Electrospinning has been recognized as a simple and effective method to produce extremely fine polymer fibers with diameters ranging from micrometers to nanometers. Due to their large specific surface area, these fibers have wide biomedical applications [27, 28]. Electrospun fibers were first used as drug delivery systems (DDSs) in 2002  and have been developed as an effective way of providing fast-dissolving DDSs [30–32]. Compared with the original drug form, drug-loaded fibers exhibit an extremely fast release rate. Yu et al. have developed electrospun PVP fibers as the basis of a fast-dissolving DDS capable of forming solid dispersions and improved the dissolution profiles of poorly water-soluble drugs for possible oral delivery applications . To the best of our knowledge, few reports have described electrospun CUR-loaded nanofibers for in vivo investigation of cancer treatment.
PVP K90 (average molecular weight = 1,300,000) was kindly donated by Chineway International Corporation (Shanghai, China). CUR powder (98 %) was purchased from Aladdin Industrial Inc. (Shanghai, China). The water used was ultra-pure, produced by a Milli-Q system (Millipore, Billerica, MA, USA). Other chemicals and reagents employed in the experiments were of analytical grade and were used as received from Sinopharm Chemical Reagent Co., Ltd. (Shanghai, China), without further purification.
Preparation of CUR-Loaded Nanofiber Mats by Electrospinning
Spinning solutions were prepared by dissolving 1 g PVP in a 10-ml acetic ether with stirring for 4 h at 40 °C and then adding 10, 15, or 20 wt% CUR (relative to PVP) to the solution with stirring for 2 h at 37 °C. In the electrospinning process, a high-voltage power supply (BGG6-358, BMEI Co., Ltd. China) was used to provide voltage (15 kV). To avoid air bubbles, the spinning solutions were carefully loaded into a 5-ml syringe, to which a stainless-steel capillary metal-hub needle with an inside diameter of 0.5 mm was attached. The positive electrode of the high-voltage power supply was connected to the needle tip. The earthed electrode was connected to a metal collector wrapped with aluminum foil. Electrospinning was carried out under ambient conditions, and fibers were collected 15 cm from the syringe tip. The feed rate of the solutions was controlled at 2 ml/h using a single syringe pump (789100C, Cole-Parmer Instruments, USA). As-prepared samples were dried under vacuum to remove residual organic solvents before further use.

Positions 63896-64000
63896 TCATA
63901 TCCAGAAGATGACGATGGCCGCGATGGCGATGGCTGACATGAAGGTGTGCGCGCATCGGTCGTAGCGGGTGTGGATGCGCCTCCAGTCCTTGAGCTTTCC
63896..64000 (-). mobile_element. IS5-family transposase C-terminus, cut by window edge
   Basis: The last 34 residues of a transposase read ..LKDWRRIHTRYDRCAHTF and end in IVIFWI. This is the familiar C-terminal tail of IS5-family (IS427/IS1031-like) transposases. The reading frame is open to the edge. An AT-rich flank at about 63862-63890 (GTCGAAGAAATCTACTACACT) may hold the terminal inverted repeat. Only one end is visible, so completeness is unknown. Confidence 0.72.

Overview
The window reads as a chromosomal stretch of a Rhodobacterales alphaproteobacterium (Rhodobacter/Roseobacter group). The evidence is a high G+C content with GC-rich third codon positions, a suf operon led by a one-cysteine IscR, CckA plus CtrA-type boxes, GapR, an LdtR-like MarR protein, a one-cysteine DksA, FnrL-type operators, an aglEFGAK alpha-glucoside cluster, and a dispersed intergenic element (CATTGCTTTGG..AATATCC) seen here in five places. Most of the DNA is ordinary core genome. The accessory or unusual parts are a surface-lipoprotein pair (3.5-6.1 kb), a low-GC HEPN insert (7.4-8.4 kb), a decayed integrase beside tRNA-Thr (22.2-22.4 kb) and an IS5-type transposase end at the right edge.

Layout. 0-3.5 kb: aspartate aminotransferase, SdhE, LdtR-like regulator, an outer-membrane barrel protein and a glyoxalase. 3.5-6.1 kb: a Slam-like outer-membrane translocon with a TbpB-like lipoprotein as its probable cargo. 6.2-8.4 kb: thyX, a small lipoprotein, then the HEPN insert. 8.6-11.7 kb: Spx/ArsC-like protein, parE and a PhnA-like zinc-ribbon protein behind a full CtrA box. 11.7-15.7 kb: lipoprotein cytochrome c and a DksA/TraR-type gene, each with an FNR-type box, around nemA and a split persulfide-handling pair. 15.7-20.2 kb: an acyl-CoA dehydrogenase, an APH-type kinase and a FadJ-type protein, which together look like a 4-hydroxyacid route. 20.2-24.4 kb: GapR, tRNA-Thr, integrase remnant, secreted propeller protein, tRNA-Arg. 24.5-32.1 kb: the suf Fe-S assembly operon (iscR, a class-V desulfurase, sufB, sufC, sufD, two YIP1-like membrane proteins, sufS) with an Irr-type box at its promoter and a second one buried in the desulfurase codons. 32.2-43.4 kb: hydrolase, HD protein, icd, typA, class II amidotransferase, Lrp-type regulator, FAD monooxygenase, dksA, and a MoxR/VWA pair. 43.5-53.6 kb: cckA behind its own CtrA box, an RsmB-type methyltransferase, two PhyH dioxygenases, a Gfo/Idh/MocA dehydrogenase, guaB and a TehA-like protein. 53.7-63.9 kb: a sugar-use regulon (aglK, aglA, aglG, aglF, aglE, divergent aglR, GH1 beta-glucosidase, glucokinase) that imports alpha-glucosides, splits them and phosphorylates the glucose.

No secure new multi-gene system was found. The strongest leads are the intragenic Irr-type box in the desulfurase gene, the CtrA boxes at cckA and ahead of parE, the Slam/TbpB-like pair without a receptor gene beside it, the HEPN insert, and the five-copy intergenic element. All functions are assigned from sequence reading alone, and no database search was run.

The morphology of the electrospun nanofibers was observed using scanning electron microscopy (SEM) (JEOL JSM-5600LV, Japan) at an acceleration voltage of 8–10 kV. Prior to imaging by SEM, samples were sputter coated with gold for 50 s to increase their conductivity. The nanofiber diameter was obtained from at least 50 measurements on a typical SEM image using Image J 1.40 G software (NIH, USA). Further examination of nanofiber fluorescence was performed on Olympus BX51 fluorescence microscope. The nanofiber samples were prepared by collecting nanofibers on a glass slide under electrospinning nozzle for 1 min and then captured using Olympus DP72 camera equipped with Olympus CellSens software. A Nicolet-Nexus 670 Fourier transform infrared (FTIR) spectrometer (Thermo Fisher Scientific, Waltham, MA) was used to obtain the FTIR spectra of the electrospun nanofibers over a range of 500–4000 cm−1 at a scanning resolution of 2 cm−1. X-ray diffraction (XRD) spectroscopy was carried out on a Rigaku D/max 2550 PC (Rigaku Inc., Japan) with Cu Kα radiation. The operating voltage and current were kept at 40 kV and 300 mA, respectively. The electrospun nanofiber samples were examined between 0 and 60° (2θ) at a scanning rate of 1° (2θ) per minute.
In Vitro Drug Dissolution Tests
The in vitro dissolution of the CUR-loaded nanofibers and free CUR was examined in 50-ml phosphate-buffered saline (PBS; pH 7.4) at 37 °C for 48 h. In a typical process, 100 mg CUR-loaded polyvinyl pyrrolidone (CUR@PVP) nanofiber mats (containing 10 mg of CUR) and 10 mg of pure CUR powder were added into the released solvent, respectively. Subsequently, aliquots (200 μl) were withdrawn at predetermined time intervals (0.5, 1, 2, 4, 8, 12, 24, and 48 h) and then replaced with an equal volume of PBS to maintain a constant volume. At last, the samples were transformed into HPLC vials after filtering by a membrane disc filter (ME@PES Syringe Filter, Membrane Solutions, USA).